LinkedIn hosts first own women-only global hackathon

LinkedIn's latest hackathon was for women only, attracting more than 100 participants in Delhi and Silicon Valley.
Written by Rachel King, Contributor

MOUNTAIN VIEW, CALIF. -- LinkedIn has been getting into the hackathon scene more lately, and its third hack day event this past weekend, DevelopHer 2012, was offered for female developers only.

Jim Brikman, a software engineer at LinkedIn who runs all of the social network's hack days, commented that event organizers noticed that women are underrepresented at most hackathons and other engineering events.

"It's nothing about women not knowing how to hack, but sometimes they're intimidated," said Brikman, explaining that the goal for this event was to provide "an awesome environment" for women to generate ideas.

Over a few hundred women expressed interest in the event, and the event was considered global as more than 100 female developers participated in the event from June 30 to July 1 in New Delhi and at LinkedIn's headquarters in Silicon Valley.

But when it comes to what the judges were looking for, the same rules and goals apply. Rashmi Sinha, CEO of SlideShare and one of the four final round judges, said she was looking for "the best solution to a simple problem."

"We always look for interesting teams that have picked up an interesting problem and built at least a semi-solution for it rather than just a hack," Sinha explained. "You don't necessarily have to build the most technology, but it's nice to build something that solves a problem."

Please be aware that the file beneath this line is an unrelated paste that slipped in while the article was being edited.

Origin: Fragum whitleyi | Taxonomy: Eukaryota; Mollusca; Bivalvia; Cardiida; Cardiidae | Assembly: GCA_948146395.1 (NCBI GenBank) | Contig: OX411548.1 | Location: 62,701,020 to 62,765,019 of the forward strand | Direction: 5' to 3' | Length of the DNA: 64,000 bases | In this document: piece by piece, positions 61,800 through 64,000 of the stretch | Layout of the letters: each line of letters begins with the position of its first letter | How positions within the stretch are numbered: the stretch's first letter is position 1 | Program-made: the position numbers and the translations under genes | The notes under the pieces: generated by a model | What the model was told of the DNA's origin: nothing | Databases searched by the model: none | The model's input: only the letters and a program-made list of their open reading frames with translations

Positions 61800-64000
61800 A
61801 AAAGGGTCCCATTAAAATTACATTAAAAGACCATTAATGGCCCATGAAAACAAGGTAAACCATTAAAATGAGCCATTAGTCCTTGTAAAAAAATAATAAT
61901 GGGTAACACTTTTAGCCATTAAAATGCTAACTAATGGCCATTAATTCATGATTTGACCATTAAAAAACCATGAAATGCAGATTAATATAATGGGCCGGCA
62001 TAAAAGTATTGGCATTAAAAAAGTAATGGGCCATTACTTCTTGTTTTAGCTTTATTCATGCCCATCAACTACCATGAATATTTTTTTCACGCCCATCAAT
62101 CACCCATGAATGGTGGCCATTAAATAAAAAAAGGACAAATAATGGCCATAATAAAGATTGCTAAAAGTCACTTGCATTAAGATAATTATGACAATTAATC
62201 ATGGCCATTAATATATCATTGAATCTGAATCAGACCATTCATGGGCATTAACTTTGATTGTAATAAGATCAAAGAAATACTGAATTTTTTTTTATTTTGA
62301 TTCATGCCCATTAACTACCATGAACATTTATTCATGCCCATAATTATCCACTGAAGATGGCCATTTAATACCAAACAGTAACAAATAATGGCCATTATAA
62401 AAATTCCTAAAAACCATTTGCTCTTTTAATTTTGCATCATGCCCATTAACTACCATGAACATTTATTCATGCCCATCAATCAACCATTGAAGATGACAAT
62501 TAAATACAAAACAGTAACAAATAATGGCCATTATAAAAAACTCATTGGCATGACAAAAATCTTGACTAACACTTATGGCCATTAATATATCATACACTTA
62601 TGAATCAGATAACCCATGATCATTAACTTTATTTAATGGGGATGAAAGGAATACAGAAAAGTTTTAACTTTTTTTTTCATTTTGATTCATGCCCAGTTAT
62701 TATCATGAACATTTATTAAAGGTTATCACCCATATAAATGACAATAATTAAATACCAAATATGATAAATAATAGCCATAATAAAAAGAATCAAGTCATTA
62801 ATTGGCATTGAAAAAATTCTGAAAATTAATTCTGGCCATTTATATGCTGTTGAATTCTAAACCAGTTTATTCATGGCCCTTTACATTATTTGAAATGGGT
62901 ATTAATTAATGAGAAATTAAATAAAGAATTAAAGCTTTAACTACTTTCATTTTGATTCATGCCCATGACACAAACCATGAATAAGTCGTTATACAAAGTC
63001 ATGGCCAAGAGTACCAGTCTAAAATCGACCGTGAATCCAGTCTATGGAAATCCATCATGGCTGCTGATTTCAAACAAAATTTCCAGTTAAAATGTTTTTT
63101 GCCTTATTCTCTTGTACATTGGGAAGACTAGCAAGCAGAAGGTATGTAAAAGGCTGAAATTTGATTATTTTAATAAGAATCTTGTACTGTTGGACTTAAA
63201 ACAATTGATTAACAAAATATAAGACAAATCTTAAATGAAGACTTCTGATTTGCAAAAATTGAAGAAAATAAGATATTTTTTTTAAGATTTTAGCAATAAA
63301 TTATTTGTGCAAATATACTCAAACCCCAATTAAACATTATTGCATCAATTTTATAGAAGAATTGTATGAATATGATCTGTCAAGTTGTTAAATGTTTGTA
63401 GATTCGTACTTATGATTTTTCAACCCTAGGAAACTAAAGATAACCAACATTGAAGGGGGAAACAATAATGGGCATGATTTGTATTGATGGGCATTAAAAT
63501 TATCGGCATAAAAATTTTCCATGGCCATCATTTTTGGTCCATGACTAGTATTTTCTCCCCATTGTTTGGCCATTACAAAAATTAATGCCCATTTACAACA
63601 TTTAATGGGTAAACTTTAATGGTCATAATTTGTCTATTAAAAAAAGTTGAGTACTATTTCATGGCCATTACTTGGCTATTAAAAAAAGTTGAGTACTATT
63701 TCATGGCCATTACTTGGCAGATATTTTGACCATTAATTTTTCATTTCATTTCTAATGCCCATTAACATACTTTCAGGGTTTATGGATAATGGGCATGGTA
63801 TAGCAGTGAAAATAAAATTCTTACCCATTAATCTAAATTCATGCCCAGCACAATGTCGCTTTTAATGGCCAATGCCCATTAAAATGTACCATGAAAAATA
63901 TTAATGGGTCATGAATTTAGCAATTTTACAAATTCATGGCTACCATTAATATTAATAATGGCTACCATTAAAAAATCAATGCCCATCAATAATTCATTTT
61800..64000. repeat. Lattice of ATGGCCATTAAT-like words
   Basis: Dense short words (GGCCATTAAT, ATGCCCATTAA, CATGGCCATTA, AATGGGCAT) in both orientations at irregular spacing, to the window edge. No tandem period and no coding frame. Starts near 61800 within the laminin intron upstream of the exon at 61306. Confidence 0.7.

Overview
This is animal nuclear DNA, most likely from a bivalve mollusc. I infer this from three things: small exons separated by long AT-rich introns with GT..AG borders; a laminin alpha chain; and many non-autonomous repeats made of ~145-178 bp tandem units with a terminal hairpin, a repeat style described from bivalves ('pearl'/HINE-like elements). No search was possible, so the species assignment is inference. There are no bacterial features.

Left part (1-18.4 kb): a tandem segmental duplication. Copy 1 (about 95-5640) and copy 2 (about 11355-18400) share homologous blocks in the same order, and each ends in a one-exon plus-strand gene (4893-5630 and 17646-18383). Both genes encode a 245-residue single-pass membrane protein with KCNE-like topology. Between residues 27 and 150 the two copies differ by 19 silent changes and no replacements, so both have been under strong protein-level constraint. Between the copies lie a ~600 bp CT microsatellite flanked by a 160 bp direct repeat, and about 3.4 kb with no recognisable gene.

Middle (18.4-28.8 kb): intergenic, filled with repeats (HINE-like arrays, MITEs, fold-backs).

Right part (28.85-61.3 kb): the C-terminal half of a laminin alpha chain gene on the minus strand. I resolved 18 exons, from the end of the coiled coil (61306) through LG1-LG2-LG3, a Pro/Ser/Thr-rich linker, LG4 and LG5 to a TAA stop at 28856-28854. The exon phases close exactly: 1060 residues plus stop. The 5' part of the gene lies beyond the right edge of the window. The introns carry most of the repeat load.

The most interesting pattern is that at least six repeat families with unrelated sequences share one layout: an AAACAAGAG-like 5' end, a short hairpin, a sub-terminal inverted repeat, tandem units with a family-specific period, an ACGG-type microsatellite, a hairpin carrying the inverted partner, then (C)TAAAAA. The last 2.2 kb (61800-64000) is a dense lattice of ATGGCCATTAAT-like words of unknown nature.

One example that Sinha really enjoyed was MuniMobile, a finalist and runner-up winner that sends real-time updates via SMS about local bus lines and stops in San Francisco. For anyone who depends on public transportation in San Francisco, you know how vital that could be.

Beyond that, a lot of the projects really varied from the kinds of tasks accomplished and activities involved.

For anyone who has to attend conferences often and has difficulty networking (honestly a problem we all face from time to time), one potential solution is Shmoozr, an HTML5 web app designed by two developers from The Guardian.

Although developers Sheena Luu and Lisa van Gelder were only in the Bay Area for a week while visiting from London, the two women attended DevelopHer at the suggestion from other contacts they had made in Silicon Valley.

The inspiration for this app came from attending countless conferences, realizing that it might be helpful if they had a source of talking points on their mobile devices. Thus, using the LinkedIn profile and event APIs as well as The Guardian's APIs, users can get a list of attendees (if their LinkedIn profiles are public) along with latest headlines about the attendees' companies as well as their comments to articles on The Guardian's website.

Luu and van Gelder acknowledged that they would like to expand the pool of information to include other sources, such as Twitter buzz and perhaps local news from other media sources.